The Peugeot Partner, along with its Citroen Berlingo Van sister model, rules the sales charts for the small van sector. And this latest version uses car-derived tech to take the small van class to another level. Practicality is at its best ever, with payload weights of up to a tonne available, but the real advances come in the cabin, where Peugeot has made the Partner more user-friendly than before.
There's new safety kit, plenty of useful features and the efficient diesels help to keep costs down. Driving comfort is improved, while the broad selection of versions on offer mean there should be a Partner van to suit most small van customer needs.
While the last Peugeot Partner was essentially a re-badge of the Berlingo, it was Peugeot that took the lead when it came to producing this new model. Under the skin, it uses a platform that features a mix of the old Partner's tech with the latest EMP2 components from the Peugeot car range. That means Peugeot has been able to kit the Partner out with a range of cutting-edge tech that hasn't been seen in the small van class before.
As well as sharing its technology with the Citroen Berlingo Van, the Vauxhall Combo is also based on the same tech, while the Peugeot Rifter is the MPV variant, having ditched the Partner name with its introduction earlier in 2018. All these vans are based on a new body that tries to make them look less van-like, although there's no avoiding the boxy proportions needed to create a useable work space in the back.
Like the Citroen and Vauxhall, there are two lengths of Peugeot Partner called Standard and Long, while there's a single roof height offered. Cargo volumes range from 3.3 to 3.8 cubic metres, while payloads range from 667kg to 1,050kg. Later in 2019 a Partner Crew Van will join the line-up, which features the same three-seat rear bench as the Rifter MPV and a mesh bulkhead, a combination that can be folded and moved forward to create more cargo space if it's needed.
There are four trim levels available, the fleet-minded Partner S, the Partner Grip, which is geared towards the construction industry, plus the Professional and Asphalt, which offer car-like levels of kit. While these trim levels have different names to Citroen's, prices and specifications for the Partner are identical to the Berlingo Van across the board.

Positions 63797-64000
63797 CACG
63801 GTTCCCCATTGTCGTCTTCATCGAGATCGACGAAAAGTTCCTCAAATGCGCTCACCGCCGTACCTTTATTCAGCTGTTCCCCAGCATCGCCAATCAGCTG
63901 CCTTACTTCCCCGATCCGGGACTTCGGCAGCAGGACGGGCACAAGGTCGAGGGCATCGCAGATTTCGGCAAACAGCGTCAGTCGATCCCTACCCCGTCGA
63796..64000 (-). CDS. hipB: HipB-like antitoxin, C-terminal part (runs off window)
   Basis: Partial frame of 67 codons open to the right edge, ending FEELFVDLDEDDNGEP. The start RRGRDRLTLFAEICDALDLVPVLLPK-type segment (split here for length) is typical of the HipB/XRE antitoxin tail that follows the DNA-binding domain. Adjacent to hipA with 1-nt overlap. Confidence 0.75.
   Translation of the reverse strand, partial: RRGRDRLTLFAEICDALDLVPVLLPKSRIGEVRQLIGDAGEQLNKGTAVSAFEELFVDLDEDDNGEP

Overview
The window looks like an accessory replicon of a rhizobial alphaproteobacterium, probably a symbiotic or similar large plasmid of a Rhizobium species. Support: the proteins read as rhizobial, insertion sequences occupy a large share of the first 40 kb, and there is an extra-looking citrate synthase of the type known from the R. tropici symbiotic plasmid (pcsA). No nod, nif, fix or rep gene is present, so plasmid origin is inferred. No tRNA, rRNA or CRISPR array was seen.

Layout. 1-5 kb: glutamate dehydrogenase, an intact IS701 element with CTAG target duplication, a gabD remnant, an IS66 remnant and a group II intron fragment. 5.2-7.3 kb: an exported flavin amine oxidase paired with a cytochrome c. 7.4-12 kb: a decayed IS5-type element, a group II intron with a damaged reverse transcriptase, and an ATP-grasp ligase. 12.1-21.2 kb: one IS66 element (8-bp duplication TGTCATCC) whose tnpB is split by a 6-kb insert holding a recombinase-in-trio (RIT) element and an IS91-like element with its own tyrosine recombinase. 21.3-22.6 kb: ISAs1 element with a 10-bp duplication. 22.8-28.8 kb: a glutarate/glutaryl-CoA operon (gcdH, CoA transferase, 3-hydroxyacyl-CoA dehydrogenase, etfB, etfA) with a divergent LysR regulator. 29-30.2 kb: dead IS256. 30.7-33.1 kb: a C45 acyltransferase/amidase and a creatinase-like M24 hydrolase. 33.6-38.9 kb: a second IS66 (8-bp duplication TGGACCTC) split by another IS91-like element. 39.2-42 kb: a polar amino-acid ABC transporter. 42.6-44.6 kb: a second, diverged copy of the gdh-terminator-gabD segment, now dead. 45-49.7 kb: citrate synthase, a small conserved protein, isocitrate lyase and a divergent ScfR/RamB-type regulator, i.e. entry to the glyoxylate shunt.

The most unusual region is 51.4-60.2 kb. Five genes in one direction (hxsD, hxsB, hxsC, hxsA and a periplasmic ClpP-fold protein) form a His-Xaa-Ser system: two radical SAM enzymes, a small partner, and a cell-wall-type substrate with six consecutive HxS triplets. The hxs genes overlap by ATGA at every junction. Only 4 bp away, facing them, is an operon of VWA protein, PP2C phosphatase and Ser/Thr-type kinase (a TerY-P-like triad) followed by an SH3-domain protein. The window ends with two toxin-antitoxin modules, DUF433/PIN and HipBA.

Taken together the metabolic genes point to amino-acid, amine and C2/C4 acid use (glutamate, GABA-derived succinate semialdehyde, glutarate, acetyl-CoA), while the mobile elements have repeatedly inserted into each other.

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That means standard kit is essentially the same, too, with all vans getting offset double rear doors, a full steel bulkhead, a single sliding side door (twin doors on Long vans), a reach and rake adjustable steering wheel, auto lights, six load hooks in the load area and Bluetooth, among others.
The Partner Grip adds Peugeot's Grip Control system, which features switchable traction control for different surfaces, plus a 30mm raised ride height and Mud & Snow tyres for extra traction. Despite this off-road set-up, the Partner is front-wheel drive whichever model you go for, although French conversion company Dangel does offer an official 4x4 kit for the Partner/Rifter range.
Grip, Professional and Asphalt models all get a three-seat cab layout, too. This Multi-Flex folding seat also sees an electric parking brake added - which helps take some strain out of driving - while the seats flip and fold to create more storage. Also included is a through-load facility for the bulkhead that allows longer items to be carried.
Professional vans also get rear parking sensors, cruise control, and a touchscreen DAB radio with Apple CarPlay and Android Auto, plus two USB sockets. On top of this Asphalt vans add body coloured bumpers, alloy wheels, sat-nav and rear and nearside cameras, although all of these extras can be added to lower spec models from the extensive options list.